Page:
[0026] 6) ensure consumer privacy as required by government laws.

[0027] Furthermore, traditional advertising agencies and direct marketing companies need to compete with new-economy marketing companies. The majority of advertising agencies have been caught off-guard with the advent of the Internet. Presently, many of them have just managed (or are in the process) to catch up with the Internet. Most of them are now able to offer web page development services, often in co-operation with or by outsourcing the assignment to web-shops. However, most advertising agencies have missed the opportunity of providing solutions to their customers in terms of interactive marketing over the Internet. For this specific purpose, a number of startups have been established during the last couple of years. This new kind of marketing company constitutes a serious threat for traditional marketing companies, especially as more and more business tends to become e-business. Even more so when the enormous volume of mobile consumers need to be addressed as a marketing target.

[0028] Pitfalls of CRM and “One-to-one” Marketing Practices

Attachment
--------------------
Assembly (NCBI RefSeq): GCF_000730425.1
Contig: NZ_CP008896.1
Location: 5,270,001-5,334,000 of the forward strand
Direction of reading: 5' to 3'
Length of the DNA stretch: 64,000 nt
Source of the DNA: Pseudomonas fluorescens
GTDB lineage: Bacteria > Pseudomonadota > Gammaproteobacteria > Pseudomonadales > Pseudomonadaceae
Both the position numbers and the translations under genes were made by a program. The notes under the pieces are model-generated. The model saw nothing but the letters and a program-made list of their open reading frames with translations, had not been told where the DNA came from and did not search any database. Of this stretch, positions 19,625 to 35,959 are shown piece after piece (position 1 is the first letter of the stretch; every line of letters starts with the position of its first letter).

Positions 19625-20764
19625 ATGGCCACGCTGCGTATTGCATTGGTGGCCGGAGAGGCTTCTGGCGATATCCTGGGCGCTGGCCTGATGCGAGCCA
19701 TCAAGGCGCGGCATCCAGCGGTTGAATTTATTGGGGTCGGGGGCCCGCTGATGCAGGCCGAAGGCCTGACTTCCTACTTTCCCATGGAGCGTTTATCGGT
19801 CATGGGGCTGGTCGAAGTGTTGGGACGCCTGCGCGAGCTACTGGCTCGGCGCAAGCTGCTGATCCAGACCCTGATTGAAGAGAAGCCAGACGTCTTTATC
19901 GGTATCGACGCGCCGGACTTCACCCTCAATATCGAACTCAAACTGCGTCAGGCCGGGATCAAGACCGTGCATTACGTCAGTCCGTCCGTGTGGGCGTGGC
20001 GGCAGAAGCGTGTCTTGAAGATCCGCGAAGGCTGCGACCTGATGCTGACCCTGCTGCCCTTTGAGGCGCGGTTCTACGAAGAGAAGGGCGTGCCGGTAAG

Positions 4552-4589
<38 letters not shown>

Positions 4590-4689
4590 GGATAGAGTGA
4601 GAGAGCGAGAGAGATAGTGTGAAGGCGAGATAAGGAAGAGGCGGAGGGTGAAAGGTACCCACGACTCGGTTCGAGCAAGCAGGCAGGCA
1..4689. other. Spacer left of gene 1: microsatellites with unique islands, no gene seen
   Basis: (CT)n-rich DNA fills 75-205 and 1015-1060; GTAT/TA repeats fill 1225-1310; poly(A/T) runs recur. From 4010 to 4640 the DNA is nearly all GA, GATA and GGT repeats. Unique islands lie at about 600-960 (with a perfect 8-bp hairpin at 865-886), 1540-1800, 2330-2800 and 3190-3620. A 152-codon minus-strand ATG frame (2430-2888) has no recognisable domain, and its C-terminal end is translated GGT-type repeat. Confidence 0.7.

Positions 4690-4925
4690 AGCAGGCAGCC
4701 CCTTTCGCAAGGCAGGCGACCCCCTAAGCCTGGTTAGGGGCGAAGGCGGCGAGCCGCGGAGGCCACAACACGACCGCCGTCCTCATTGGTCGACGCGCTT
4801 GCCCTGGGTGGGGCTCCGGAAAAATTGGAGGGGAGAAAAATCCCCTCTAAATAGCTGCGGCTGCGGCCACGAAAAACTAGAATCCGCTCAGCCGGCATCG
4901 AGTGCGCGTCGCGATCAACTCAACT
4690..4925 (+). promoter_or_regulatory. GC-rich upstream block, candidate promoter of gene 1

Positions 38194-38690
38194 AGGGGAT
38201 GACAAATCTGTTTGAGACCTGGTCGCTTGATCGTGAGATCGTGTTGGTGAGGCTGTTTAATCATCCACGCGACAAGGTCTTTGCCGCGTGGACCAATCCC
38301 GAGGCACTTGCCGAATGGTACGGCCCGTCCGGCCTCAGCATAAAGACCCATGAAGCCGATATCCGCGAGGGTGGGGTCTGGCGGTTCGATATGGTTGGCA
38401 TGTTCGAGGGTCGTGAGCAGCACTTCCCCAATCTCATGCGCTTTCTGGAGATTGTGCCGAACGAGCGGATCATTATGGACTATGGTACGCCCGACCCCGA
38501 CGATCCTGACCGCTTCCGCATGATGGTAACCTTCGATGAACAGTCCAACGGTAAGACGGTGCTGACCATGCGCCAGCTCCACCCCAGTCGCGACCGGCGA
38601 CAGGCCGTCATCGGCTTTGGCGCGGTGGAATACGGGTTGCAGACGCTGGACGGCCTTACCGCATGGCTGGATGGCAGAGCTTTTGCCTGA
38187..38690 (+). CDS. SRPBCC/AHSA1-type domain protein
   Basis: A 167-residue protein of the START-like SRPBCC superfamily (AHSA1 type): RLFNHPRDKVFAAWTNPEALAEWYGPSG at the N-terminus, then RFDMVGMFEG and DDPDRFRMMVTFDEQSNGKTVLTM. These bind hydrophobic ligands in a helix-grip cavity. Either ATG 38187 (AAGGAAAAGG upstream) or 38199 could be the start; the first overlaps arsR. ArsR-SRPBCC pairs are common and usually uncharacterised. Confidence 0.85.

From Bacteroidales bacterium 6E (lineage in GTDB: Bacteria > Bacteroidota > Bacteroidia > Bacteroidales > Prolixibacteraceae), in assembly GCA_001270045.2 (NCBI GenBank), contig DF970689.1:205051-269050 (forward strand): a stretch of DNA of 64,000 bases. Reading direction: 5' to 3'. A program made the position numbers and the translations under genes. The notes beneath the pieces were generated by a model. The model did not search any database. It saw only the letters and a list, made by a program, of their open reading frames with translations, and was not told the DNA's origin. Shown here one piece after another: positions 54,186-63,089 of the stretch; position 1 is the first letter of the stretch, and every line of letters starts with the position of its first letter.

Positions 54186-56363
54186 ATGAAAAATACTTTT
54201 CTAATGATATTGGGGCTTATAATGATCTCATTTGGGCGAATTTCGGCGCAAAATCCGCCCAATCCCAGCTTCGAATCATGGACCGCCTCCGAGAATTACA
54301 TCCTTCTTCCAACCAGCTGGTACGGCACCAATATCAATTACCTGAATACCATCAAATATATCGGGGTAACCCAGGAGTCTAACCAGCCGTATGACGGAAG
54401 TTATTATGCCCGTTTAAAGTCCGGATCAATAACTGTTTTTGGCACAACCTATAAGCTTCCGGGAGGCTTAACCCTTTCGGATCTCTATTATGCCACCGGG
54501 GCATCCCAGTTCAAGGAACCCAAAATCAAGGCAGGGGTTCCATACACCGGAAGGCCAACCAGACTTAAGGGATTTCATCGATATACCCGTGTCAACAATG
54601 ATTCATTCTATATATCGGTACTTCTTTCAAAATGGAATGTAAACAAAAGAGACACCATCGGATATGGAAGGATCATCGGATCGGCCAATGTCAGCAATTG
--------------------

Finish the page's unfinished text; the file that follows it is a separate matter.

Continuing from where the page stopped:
[0029] Current interactive marketing systems and methods imply the use of databased-marketing techniques in order to track information about customers and prospects. Typically, data is gathered both by asking consumers directly to provide personal information, and by monitoring consumers' behavior, usage and purchase patterns. During recent years, so called “customer relationship management” (CRM) systems and “one-to-one marketing” practices have been developed to take advantage of marketing databases (often in the form of data-warehouses with data-mining techniques), and gather even more information about consumers. Naturally, the purpose of such activities is to match offerings with customer needs in a more precise way, and to identify buying patterns in order to achieve proactive marketing. However, such techniques have severe constraints and problems.

[0030] Some constraints are of technical nature, and pertain to the mere volume, and nature of the collected data. For instance, published references indicate that currently Microsoft collects 70.000 billions of bytes of consumer data per year, and only for its web-site related activities. It is evident that such intensive data-collection activities by an advertising agency on behalf of its several customers acting in the mobile consumer market (which will be several orders of magnitude greater than the current wire-line Internet market) are simply impractical. Another difficulty of CRM and one-to-one marketing is that they are almost impossible to realize for companies selling consumer-products, where the final consumer is totally anonymous. A typical example is the food industry. In these cases, the four fundamental principles of one-to-one marketing (Identify, Differentiate, Interact and Customize) cannot be applied simply because step one is materially impossible.